The 2020 vision for DeFi, according to Eugene Chen, was for a fully on-chain, transparent composable trading experience. “We still believe in this vision,” he says. “A lot of others in crypto have kind of given up on it.”

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The co-founder of Ellipsis Labs says that “coming over to the Solana side” has been a “breath of fresh air.” 

“All of a sudden, all these super heavy constraints that are on you as a protocol developer are just gone. They’re replaced with a different set of constraints, of course,” he admits.

Chen talks to Blockworks on the 0XResearch podcast (Spotify/Apple) about how the vision for fully on-chain DeFi remains a strong possibility.

“We are still quite early on the infrastructure side,” Chen says, “but as a DeFi protocol designer, there’s just so much more you can do when you don’t have to deal with 10 or 20 [transactions per second].”

The high throughput and low fees that are characteristic of Solana’s ecosystem allow “active participation in the market,” he says. Chen mentions Ellipsis Labs-developed Phoenix, a fully on-chain, non-custodial decentralized limit-order book, as an example. New limit-orders, cancellations and trades take place 5 to 10 times per second on the platform as of now. 

“We’re still in the very early stages here. So we expect that number to go up pretty significantly as the markets become more competitive and as more users come on.”

“This is just not possible on a chain that does 10 or 20 [transactions per second],” he says. “You are not going to have 10 [transactions per second] going through a single DEX, or if you are, the cost is going to be prohibitive.”

Market makers on Phoenix update orders every second or faster, Chen says, paying around $20 per day in costs — “which is like the cost of one ‘add liquidity’ or ‘remove liquidity’ on Uniswap V3.”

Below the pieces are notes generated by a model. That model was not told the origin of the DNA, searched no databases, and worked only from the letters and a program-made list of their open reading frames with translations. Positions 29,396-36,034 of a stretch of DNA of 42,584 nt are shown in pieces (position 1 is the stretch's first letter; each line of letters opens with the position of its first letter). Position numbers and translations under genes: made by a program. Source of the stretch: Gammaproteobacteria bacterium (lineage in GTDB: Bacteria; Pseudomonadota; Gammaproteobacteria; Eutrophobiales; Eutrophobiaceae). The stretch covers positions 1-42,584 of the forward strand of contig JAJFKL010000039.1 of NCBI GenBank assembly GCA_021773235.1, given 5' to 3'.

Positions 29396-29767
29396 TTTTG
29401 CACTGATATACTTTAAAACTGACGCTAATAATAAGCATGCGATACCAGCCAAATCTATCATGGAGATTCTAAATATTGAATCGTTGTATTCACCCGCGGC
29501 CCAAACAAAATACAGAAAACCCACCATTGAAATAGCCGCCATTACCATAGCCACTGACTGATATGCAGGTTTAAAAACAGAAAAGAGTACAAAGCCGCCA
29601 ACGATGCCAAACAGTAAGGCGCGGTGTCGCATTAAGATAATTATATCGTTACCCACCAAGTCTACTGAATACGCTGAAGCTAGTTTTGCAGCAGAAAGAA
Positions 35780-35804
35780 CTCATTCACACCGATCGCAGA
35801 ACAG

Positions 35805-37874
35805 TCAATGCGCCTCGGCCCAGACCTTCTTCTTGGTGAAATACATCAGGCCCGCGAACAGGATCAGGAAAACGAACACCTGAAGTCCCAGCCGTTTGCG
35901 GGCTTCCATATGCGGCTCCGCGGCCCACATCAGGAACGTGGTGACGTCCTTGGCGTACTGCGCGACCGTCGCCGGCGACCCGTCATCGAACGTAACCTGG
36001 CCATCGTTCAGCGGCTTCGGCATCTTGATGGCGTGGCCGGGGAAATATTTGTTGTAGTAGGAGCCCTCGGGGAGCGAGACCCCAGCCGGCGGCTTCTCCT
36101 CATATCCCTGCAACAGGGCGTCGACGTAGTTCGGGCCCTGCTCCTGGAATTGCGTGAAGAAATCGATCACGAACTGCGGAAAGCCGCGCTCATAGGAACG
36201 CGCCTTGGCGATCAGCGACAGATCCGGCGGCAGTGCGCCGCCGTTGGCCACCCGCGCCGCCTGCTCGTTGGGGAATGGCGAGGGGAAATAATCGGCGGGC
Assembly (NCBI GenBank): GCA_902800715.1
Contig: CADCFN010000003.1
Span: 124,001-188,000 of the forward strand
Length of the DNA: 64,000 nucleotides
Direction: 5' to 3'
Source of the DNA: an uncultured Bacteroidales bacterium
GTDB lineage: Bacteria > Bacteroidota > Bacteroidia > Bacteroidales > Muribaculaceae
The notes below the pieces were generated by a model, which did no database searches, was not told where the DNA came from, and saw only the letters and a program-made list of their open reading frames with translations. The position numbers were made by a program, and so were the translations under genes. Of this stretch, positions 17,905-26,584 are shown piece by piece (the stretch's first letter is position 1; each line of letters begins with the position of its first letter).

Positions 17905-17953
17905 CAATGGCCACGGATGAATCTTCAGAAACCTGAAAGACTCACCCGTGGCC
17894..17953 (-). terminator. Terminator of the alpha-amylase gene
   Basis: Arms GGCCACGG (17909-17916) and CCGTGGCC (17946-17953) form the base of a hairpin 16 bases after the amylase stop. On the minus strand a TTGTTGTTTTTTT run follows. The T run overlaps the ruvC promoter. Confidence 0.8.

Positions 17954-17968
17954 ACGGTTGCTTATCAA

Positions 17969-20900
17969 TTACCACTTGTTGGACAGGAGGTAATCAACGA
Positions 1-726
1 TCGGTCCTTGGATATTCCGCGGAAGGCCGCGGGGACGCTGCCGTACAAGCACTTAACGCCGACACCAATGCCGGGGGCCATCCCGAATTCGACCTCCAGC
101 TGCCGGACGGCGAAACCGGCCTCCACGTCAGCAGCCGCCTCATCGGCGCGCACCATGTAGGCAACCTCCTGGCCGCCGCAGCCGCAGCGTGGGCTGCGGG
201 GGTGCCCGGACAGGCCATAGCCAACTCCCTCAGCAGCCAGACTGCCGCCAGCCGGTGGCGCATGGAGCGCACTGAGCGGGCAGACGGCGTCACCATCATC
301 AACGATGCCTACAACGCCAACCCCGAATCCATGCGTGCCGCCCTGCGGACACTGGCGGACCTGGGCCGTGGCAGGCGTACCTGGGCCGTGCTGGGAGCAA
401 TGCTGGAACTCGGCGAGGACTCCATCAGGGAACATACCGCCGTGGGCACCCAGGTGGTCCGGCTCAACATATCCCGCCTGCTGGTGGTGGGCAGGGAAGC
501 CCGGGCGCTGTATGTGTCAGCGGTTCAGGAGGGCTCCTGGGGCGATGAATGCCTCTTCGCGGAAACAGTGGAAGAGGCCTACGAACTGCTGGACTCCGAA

Price discovery happens off-chain

Chen explains that DeFi automated market makers (AMMs) were born out of speed and cost constraints. “You don’t need your market makers to be updating their quotes super frequently. You set it and forget it. And I think that really was quite innovative.”

But the liquidity provided by AMMs is not competitive with off-chain limit-order books, according to Chen. This is why, he says, price discovery takes place off-chain on centralized exchanges.

“The price discovery is happening on these venues that don’t have 12 second block times, where market makers can put the liquidity exactly where they want to,” he says.

Chen admits that on-chain DeFi has a long way to go. “There are a ton of concerns with MEV and discrete block times in the same way that these are pretty big challenges for AMMs to overcome.”

Chen notes that the “vanilla limit-order book” implemented on Phoenix is not yet good enough to be the “final form of DeFi liquidity,” but is a “much better starting point than the AMM.”

The AMM design space is “fairly restricted,” according to Chen. “Especially when you’re on Ethereum mainnet.”

“I do expect to see a lot more innovation in DEX design as more and more DeFi activity on the Ethereum side moves to [layer-2s], and I’m pretty excited to see that.”

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Writter: Darren Kleine

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